They say that 90% of life is showing up. I’d add that the key to at least half of what’s left is doing it with a positive mental attitude. No matter what we do, if we approach it in the right frame of mind, with the proper motivation and with faith in ourselves and our abilities, the task becomes easier to accomplish.
It used to be that people would comment about “Bear Weather” and I’d have a good laugh. The Bears under Dave Wannstedt and Dick Jauron always seemed like they were absolutely miserable in cold weather. Certainly they were no better than their opponents.
That’s all changed now under Lovie Smith (via Brad Biggs at the Chicago Tribune):
“The Bears are acting like it’s business as usual. In terms of just the temperature three of the eight coldest games at Soldier Field have been played during the Lovie Smith era.
“‘For us it’s the typical Chicago game in December,’ Smith said. ‘Do we game plan for it? Yes. This is our home-field advantage. Or I shouldn’t say advantage. It’s at least our home field we play on. You prepare for all situations that come up each week. Again, it’s not like we’re going to start doing anything differently than we normally do at this time of the year.'”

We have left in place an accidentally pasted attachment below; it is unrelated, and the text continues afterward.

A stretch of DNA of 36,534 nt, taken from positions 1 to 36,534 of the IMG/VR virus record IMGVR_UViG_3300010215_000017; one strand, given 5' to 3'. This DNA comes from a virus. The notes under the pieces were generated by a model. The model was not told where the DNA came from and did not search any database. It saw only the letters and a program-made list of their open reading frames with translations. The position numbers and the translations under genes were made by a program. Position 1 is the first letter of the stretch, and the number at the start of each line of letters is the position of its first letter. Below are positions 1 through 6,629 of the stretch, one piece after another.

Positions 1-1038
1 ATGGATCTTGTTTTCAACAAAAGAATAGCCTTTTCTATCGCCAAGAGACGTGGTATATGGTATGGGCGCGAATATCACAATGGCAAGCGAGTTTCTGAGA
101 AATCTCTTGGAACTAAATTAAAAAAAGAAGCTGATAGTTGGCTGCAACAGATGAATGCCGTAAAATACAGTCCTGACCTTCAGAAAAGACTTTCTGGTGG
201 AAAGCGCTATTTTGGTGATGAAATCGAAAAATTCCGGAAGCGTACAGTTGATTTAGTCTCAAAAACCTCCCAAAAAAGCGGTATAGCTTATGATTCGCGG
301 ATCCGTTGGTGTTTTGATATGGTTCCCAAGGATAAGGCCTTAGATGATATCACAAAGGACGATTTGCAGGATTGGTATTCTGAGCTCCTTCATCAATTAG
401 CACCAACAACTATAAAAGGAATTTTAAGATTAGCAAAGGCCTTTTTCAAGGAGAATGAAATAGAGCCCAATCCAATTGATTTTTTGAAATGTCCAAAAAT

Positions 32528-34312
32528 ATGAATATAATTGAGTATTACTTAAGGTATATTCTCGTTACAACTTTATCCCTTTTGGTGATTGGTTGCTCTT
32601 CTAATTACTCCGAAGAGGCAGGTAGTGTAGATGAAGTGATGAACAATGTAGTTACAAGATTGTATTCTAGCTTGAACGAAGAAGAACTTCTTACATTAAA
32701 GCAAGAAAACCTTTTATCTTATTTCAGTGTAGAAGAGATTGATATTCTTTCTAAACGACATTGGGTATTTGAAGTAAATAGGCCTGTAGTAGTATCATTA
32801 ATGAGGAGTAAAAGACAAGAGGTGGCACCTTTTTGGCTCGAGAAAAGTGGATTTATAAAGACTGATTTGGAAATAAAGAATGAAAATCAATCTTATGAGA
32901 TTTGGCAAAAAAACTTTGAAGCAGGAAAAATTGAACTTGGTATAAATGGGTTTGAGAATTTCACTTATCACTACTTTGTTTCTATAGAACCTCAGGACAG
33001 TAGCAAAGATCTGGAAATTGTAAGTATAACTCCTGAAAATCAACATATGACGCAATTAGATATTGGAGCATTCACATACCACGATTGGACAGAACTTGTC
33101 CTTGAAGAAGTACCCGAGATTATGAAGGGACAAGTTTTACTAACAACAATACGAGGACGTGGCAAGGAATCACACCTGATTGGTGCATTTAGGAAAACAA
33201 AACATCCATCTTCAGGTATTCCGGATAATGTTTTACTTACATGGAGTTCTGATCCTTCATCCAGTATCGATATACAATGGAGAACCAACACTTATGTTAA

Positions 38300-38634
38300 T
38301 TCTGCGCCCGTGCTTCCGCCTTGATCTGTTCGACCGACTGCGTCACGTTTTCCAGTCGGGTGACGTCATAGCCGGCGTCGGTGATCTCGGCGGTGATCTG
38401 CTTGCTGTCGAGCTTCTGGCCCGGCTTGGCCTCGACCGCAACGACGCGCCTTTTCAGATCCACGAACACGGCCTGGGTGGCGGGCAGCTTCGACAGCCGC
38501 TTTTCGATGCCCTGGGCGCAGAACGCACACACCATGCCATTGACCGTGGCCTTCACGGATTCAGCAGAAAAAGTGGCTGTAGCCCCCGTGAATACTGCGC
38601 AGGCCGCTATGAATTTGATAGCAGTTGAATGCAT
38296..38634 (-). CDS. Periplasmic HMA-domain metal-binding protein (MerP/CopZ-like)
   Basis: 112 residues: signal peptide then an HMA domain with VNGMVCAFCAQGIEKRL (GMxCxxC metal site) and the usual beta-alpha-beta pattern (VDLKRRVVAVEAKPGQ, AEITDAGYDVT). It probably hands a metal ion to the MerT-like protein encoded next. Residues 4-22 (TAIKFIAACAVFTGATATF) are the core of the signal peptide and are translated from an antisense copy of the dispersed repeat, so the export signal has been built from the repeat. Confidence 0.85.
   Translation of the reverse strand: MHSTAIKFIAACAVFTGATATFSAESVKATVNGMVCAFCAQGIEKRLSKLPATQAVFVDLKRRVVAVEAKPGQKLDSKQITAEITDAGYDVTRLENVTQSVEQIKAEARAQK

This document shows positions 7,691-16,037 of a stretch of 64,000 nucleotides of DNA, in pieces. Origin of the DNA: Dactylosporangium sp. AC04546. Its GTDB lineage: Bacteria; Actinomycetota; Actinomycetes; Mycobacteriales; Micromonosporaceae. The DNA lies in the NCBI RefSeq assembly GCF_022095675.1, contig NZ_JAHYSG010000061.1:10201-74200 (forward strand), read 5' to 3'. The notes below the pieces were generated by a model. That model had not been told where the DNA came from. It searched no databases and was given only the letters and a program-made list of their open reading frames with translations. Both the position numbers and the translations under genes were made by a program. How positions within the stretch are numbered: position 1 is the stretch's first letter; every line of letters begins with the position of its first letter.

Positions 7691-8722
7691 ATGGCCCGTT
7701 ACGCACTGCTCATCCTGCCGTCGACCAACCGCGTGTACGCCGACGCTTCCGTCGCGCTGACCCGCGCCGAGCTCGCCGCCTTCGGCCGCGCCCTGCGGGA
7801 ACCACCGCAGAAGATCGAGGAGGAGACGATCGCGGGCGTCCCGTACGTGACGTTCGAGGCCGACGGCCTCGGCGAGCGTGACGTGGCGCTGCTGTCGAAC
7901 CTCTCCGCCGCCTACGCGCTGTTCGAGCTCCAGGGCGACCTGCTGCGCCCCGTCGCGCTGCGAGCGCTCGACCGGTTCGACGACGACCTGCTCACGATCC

The Bears seem to play better in cold weather under Smith for a variety of reasons.
First, the Bears practice outside, particularly when they are preparing for cold weather games like the one on Sunday promises to be. This allows them to get used to the idea and to adapt to the cold. Dick Jauron, in particular, believed in practicing inside in an effort to save his players and keep them healthy. But if you don’t practice under game conditions, you don’t play well under game conditions and that was born out time after time during his tenure.
The other factor that is worth highlighting is the presence of veterans like Olin Kruetz, who leads the way by encouraging players, particularly the linemen, to wear shorts with no sleeves during practice and in the games.
This might seem like useless bravado but it’s not. Kreutz understands that much of success in life comes simply from knowing that obstacles can be overcome. That includes the problem of playing in cold weather where it is at least half mental.
Yes, a player who wears shorts to practice in cold weather or who doesn’t wear sleeves during the game is going to be a little colder. But he’s also going to realize that even with little buffer from it, the cold isn’t that bad – certainly nothing that’s going to keep him from getting through it and playing well in the process. He knows that he can play better without sleeves than his opponent who is bundled up on the other sideline can with whatever protection against the cold such things provide.
All of this gives Bears players a mental edge over both the weather and the opponent. And, as with the rest of us, its that edge which can mean the difference between winning and losing.